Opinion: New rules in Arizona allow non-lawyers to practice law and invest in a lawfirm. There may be benefits but also plenty of unintended consequences.
And like all broad reforms, it has possible unintended consequences.
The new rules allow nonlawyers to invest in and manage Arizona law firms structured as “Alternative Business Structures” — business entities that provide legal services and include nonlawyers with economic interests or decision-making authority.
Nonlawyer economic interests or decision-making authority must be disclosed to a special committee and both the Alternative Business Structure and its investors are subject to various licensing and ethics requirements.
These requirements are meant to ensure that the clients’ interests in their legal outcomes will take precedence over the competing interests of investors in maximizing financial returns.
Reforms could help reduce costs
Additionally, lawyers in these new business structures are allowed to offer services at entities like big-box retail stores or banks as well as join with accountants, psychologists, or others to offer multiple professional services under one roof.
These changes normalize law firms as businesses by allowing them to obtain capital from any disclosed source. The hope is that lifting the restrictions on sources of finance will reduce firms’ costs and, correspondingly, the fees paid by clients.
The way law firms are structured, owned and managed will also change, and they will end up looking more like corporations than antiquated partnerships. This may ameliorate the well-documented adverse effects that the current typical law firm structure has on the retention and advancement of women and minorities.
What if investors and clients disagree?
Many worry that when the interests of the investors and the client diverge – on the questions of whether, when and for how much to settle a case, for example – lawyers’ will subordinate their judgment to the desires of their investors. Additionally, investors may not be socialized as lawyers are to serve the courts, guard the rule of law and provide pro bono services.
It is quite likely that investors from other states and around the world will flock to Arizona, eager to invest in the legal sector. Many will adhere to the new requirements, but some may try to circumvent them, for example, through undisclosed investments.
Lawyers from other jurisdictions may also devise creative ways to “offshore” operations in Arizona in order to secure Arizona-based financing for their branches elsewhere.
Additionally, nonlawyer legal paraprofessionals (LPs) can now assist Arizonans in relatively simple legal matters such as uncontested divorces, obtaining temporary restraining orders, drafting wills, contesting traffic tickets and more.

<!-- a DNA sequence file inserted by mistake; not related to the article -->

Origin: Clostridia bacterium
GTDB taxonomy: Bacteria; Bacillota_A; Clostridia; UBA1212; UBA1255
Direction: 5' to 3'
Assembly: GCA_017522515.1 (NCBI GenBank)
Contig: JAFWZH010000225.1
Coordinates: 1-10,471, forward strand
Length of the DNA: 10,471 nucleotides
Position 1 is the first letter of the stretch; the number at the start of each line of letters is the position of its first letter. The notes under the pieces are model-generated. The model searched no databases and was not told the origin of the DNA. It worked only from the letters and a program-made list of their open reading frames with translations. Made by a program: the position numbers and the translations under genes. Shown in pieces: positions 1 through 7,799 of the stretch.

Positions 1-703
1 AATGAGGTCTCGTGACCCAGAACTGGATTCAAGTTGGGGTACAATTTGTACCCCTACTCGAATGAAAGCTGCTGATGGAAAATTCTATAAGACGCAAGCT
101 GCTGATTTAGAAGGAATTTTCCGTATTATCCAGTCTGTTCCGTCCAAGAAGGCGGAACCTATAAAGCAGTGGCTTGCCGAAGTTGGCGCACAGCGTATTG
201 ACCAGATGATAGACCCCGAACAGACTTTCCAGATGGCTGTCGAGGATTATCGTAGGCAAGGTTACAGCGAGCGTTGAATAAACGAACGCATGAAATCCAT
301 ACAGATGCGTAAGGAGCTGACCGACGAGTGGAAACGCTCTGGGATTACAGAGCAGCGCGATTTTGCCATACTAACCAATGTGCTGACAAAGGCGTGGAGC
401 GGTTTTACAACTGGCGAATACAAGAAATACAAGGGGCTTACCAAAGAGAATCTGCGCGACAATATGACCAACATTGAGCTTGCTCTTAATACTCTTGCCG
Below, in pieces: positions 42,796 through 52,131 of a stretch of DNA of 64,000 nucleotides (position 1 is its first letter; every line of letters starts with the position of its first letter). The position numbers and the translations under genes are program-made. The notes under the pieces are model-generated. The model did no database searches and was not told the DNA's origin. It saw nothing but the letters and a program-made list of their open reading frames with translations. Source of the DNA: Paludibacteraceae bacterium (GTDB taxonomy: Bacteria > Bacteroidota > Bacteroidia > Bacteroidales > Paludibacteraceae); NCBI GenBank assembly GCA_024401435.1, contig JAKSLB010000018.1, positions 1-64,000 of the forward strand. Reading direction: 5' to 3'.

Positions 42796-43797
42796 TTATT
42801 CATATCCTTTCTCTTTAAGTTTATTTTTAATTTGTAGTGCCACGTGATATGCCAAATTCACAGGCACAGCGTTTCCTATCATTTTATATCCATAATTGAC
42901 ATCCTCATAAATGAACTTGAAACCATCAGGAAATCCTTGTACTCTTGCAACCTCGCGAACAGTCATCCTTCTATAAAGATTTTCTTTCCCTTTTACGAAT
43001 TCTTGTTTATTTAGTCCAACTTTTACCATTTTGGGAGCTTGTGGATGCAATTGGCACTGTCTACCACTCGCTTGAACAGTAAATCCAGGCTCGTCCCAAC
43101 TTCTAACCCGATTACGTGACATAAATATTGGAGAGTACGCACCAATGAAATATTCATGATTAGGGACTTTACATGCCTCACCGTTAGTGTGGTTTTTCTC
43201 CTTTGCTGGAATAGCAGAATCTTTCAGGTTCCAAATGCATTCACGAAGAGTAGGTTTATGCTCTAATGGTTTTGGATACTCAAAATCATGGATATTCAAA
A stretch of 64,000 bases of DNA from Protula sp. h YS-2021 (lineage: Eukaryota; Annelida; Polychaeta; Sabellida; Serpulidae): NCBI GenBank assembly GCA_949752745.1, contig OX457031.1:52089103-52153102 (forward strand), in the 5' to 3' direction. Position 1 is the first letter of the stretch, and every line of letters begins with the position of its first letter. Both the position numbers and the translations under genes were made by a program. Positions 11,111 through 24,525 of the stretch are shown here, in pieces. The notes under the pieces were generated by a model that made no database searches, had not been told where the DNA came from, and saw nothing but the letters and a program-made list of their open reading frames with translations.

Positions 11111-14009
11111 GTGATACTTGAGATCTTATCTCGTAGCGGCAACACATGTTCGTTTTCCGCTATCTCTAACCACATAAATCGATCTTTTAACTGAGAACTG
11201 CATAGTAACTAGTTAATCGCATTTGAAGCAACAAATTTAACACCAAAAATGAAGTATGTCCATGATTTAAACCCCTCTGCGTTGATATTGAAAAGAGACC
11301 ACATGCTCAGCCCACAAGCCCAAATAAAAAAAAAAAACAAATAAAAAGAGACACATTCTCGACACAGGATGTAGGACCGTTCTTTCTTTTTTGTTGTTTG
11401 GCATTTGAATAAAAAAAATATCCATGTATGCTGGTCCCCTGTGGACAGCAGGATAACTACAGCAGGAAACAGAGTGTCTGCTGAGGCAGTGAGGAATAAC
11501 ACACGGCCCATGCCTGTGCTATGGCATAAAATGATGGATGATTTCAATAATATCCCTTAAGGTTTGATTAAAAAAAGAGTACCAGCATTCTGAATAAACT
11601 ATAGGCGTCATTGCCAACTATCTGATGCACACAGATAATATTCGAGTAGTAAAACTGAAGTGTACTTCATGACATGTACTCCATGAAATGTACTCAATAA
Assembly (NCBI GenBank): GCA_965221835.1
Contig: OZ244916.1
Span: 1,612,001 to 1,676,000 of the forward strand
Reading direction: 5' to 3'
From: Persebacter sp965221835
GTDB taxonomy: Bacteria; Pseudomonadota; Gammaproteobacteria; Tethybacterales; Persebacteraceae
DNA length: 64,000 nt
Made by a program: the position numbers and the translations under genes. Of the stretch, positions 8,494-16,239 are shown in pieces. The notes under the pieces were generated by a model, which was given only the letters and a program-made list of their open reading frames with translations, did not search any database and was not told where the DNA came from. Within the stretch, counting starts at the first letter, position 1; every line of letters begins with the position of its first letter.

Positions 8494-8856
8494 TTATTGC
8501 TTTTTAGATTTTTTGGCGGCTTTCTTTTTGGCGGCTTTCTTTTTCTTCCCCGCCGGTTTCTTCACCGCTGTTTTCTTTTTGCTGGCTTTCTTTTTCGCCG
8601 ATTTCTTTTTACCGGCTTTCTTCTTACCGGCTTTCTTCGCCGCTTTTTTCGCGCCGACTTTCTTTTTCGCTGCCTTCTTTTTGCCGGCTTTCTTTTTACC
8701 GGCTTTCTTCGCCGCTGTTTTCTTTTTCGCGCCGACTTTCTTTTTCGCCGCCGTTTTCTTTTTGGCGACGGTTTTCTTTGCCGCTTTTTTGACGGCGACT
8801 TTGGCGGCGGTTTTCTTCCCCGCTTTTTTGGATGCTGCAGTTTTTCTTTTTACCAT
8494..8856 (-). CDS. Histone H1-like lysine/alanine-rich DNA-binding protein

We could have 2 classes of legal work
In simple civil and criminal cases, litigants who once had no choice other than self-representation will now be able to hire legal paraprofessionals. LPs are not required to hold a law degree or even a college degree, so their services are expected to be significantly cheaper than lawyers, thereby creating price competition.
Certain educational courses, licensing examinations and law-related experience are required to qualify for an LP license. Legal paraprofessionals are also subject to similar ethical requirements as lawyers.
This new market for inexpensive legal services for relatively unsophisticated legal work, however, may lead to two types of “second class citizenship.” One type will be for parties who can only afford an LP but will be facing well-resourced parties able to afford attorneys who have more extensive training and expertise.
— are more likely to become legal paraprofessionals, namely less prestigious and less remunerated members of the profession.
Further, the truncated educational requirements may mean that LPs are not as fully immersed in legal ethics and may be less able to serve as guardians of the rule of law compared to attorneys.
All this will present Arizona’s judiciary and bar with unprecedented scenarios. The interpretation and enforcement of the state’s new regulations will greatly impact clients and lawyers, as these changes reshape the legal services sector in the Grand Canyon State and beyond.
Maya Steinitz is a professor of law and Bouma Family Fellow at the University of Iowa College of Law. Victoria Sahani is associate dean of faculty development and professor of law at Arizona State University Sandra Day O’Connor College of Law. Reach them at email@example.com and firstname.lastname@example.org.